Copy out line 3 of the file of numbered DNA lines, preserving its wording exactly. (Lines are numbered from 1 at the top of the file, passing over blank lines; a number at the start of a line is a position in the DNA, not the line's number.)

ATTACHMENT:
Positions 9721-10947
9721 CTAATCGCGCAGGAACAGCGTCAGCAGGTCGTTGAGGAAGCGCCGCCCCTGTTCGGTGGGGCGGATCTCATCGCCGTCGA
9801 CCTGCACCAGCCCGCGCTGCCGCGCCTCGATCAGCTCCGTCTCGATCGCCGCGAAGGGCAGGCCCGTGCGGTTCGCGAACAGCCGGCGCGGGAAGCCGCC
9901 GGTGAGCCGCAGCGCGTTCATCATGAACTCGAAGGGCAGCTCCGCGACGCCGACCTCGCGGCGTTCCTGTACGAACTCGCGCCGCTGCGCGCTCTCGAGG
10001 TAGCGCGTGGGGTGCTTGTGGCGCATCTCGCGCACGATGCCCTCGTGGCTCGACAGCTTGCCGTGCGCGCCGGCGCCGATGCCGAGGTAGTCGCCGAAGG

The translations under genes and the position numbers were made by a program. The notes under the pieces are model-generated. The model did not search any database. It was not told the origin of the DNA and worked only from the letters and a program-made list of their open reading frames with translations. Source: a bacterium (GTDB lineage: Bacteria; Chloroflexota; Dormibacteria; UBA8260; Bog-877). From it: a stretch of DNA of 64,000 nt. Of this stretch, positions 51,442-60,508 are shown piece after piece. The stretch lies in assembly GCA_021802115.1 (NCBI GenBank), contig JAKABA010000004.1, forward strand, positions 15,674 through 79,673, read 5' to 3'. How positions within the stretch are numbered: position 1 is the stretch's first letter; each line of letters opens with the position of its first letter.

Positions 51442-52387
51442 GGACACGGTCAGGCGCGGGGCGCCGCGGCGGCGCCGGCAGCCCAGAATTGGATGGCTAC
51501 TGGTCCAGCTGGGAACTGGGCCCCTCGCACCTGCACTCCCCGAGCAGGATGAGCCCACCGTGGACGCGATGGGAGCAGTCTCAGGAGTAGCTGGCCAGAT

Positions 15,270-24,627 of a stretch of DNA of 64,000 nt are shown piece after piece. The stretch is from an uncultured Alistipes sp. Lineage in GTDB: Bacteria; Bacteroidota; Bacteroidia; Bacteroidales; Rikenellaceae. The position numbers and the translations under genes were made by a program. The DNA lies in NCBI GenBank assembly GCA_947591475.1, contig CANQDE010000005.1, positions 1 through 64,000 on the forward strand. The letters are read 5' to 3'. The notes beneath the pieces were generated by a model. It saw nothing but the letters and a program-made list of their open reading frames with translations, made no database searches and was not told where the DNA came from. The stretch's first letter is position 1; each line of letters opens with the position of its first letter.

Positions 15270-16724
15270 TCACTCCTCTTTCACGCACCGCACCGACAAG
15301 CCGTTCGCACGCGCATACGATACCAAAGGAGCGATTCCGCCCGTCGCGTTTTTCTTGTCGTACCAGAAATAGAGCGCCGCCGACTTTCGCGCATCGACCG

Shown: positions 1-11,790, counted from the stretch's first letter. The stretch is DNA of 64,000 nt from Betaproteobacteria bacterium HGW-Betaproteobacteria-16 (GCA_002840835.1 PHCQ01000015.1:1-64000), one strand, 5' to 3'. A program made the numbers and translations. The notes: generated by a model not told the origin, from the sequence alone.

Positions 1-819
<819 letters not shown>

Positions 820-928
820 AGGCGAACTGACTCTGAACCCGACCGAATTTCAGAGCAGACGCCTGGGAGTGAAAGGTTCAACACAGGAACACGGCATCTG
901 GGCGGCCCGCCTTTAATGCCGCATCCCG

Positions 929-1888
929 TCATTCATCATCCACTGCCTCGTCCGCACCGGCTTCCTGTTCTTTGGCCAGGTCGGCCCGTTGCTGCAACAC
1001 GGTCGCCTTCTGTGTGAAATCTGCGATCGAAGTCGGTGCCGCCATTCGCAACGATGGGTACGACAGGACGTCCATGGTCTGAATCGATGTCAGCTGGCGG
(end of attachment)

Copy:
9801 CCTGCACCAGCCCGCGCTGCCGCGCCTCGATCAGCTCCGTCTCGATCGCCGCGAAGGGCAGGCCCGTGCGGTTCGCGAACAGCCGGCGCGGGAAGCCGCC